On the Expedition
Join researchers in the pristine wilds of Costa Rica to conduct critical research on whales and dolphins. Your findings may help to develop a permanent Marine Protected Area to ensure the area’s health for the future.
Golfo Dulce, a tropical “inner sea” on the southern Pacific coast of Costa Rica, is home to very important resident and migratory communities of spotted and bottlenose dolphins and humpback whales. This pristine region has remained almost untouched by tourism, which is still at its early stages. This Expedition will investigate the susceptibility of dolphins and whales to habitat disruption by coastal development and tourism mismanagement. The ultimate goal for this project is to promote a Marine Protected Area within Golfo Dulce which safeguards reproductive and feeding grounds, while at the same time promoting sustainable use of resources in buffer areas surrounding critical habitats.
The research team, composed of resident marine biologists along with undergraduate and graduate Costa Rican students, will involve volunteers in all field activities including cetacean observation (from the surface), data collection and data entry. Upon arrival at the base camp, you will receive an orientation and intensive training on cetacean behavior observation and sampling. Each day, you’ll work in teams of two to document dolphin and whale group size, composition, and behavior through observations taken from a 27-foot motor boat. You’ll record vessel and dolphin positions with a handheld GPS unit, and note water surface temperature and sea state. While aboard the boat, you’ll also be taking photos of cetaceans, which may be included in the Photo ID catalog of the project. Back at the research station, you’ll help to sort pictures from each species before making ID assessments for individual recognition.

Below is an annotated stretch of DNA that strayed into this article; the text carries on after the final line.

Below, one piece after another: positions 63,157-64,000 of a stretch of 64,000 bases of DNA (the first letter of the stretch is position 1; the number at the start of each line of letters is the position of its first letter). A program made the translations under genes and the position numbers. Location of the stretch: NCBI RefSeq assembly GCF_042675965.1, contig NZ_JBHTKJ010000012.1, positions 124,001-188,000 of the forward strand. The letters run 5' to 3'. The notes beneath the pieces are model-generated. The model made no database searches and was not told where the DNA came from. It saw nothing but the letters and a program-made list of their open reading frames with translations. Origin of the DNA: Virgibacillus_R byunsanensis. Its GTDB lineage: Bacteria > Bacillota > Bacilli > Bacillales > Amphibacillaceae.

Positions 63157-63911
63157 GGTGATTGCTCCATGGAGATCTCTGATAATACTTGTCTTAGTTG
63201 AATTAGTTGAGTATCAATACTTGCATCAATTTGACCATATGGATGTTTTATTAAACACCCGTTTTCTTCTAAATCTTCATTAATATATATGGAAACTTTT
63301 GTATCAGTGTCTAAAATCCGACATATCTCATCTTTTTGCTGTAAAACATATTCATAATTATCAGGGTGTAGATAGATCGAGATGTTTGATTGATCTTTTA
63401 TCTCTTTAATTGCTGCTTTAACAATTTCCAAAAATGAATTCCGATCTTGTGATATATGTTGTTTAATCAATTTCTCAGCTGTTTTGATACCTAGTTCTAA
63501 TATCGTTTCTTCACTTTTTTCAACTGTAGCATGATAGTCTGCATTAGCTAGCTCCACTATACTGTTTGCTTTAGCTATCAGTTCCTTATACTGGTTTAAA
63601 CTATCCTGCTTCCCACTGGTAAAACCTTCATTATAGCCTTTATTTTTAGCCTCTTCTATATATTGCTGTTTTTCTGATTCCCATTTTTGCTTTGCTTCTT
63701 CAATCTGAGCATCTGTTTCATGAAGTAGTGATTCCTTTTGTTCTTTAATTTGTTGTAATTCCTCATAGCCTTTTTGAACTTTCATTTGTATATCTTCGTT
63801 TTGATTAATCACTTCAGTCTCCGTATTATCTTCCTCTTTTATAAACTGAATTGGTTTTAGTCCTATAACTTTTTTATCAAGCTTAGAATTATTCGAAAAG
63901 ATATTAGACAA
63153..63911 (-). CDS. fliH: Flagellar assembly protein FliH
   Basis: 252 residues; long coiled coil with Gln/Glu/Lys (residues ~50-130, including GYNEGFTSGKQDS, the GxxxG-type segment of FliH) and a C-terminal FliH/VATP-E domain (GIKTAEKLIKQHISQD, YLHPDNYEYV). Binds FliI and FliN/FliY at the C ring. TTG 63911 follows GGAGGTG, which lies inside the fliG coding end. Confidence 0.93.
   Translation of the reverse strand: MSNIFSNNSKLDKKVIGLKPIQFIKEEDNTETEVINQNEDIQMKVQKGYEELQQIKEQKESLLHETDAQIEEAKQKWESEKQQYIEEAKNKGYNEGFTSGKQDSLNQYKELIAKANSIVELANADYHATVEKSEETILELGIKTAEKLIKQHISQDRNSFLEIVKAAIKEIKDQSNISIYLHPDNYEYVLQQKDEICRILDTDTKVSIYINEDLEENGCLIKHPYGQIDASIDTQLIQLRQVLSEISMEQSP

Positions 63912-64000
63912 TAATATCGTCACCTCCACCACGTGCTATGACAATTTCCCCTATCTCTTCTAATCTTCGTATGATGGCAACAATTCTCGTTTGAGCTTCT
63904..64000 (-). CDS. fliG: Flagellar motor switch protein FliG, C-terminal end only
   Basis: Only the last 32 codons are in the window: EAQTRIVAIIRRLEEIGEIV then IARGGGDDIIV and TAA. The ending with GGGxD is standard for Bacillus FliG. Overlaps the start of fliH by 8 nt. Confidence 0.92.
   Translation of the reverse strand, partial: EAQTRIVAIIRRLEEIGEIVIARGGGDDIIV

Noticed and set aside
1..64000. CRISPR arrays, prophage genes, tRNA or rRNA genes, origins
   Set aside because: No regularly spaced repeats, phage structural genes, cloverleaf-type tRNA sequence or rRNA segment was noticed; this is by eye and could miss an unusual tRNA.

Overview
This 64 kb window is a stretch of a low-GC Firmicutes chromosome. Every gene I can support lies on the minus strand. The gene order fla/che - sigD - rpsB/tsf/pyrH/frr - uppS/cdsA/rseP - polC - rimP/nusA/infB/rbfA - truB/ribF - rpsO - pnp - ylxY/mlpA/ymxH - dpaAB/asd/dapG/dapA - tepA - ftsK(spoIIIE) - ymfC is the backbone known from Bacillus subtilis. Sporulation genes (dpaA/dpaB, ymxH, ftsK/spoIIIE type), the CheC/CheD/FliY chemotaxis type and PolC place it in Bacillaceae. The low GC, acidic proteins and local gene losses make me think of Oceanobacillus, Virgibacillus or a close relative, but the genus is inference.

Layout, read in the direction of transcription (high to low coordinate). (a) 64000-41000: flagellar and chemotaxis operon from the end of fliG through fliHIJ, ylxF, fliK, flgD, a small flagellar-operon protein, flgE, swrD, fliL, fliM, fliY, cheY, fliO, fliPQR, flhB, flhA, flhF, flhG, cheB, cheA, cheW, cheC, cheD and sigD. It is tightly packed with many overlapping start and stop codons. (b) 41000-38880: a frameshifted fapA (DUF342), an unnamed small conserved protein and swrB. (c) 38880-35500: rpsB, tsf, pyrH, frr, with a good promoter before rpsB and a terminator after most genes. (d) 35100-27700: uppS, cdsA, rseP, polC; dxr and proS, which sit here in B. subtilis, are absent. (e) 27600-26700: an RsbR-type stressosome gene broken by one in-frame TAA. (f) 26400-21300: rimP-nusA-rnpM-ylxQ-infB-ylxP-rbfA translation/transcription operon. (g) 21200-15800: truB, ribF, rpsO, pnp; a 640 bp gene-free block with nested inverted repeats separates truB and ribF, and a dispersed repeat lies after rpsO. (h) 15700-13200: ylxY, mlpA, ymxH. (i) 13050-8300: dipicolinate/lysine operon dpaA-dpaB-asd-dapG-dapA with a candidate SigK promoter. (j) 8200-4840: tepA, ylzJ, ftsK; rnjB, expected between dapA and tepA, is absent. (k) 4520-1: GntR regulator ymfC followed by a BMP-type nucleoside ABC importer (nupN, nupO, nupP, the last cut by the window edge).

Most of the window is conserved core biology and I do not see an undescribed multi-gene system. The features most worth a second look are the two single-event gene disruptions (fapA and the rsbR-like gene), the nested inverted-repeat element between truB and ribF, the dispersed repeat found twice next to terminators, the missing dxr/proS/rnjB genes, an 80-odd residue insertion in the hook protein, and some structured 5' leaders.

When you’re not at sea, you may help confirm the accuracy of satellite images of area mangrove forests and African palm oil plantations. This will involve hiking along the banks of rivers from the mouth to about 8–10 km upstream or along the coastline. You may also help develop educational material or participate in presentations and educational activities for local schools and stakeholder groups.
Many days, after your research has concluded, you’ll have the opportunity to stop in Puerto Jimenez to explore the town and get a taste for the local flavor.
Meals and Accommodations
While in Golfe Dulce, you’ll stay at “El Chontal,” an eco-lodge run by a local family. You’ll live communally in basic conditions with rooms equipped with beds, simple furniture, and shared facilities. Electricity and telephone service are available within the complex.
The food is typical Costa Rican fare and will usually include rice and black beans, meat, vegetables, fruit, coffee and juice. Breakfast and dinner will be eaten in the communal area, at a local home across from the accommodations. You’ll bring along a lunch, such as sandwiches and fruit, to the project site each day. Vegetarian meals are not the norm in Costa Rica but a simple request for no meat can be easily accommodated.
About the Research Area
Golfo Dulce is located on the Osa Peninsula, the southernmost peninsula in Costa Rica. This secluded and spectacular area is one of the most biologically intense places on earth, and is home to rare and endangered animal and bird species including puma, jaguar, several raptors,toucan, and the Scarlet Macaw. Much of the Osa Peninsula is covered by the Corcovado National Park, which features the single largest expanse of a lowland tropical rainforest in Central America. The climate here is warm and wet, with an average humidity level of 85%, and an annual rainfall of over 200 mm per year.
While on the Osa Peninsula, you’ll have opportunities to hike and explore, enjoying unspoiled tropical wilderness. The area also offers excellent opportunities for bird watching, or for encounters with sea turtles and other large marine animals. A research project focused on frogs is ongoing within the research camp.
The town of Golfito, home of the former headquarters of the United Fruit Company, is located on the northeast coast of the Golfo Dulce. Golfito is a duty-free shopping destination, and the “gateway” to yet more opportunities to explore Costa Rica’s outstanding natural beauties.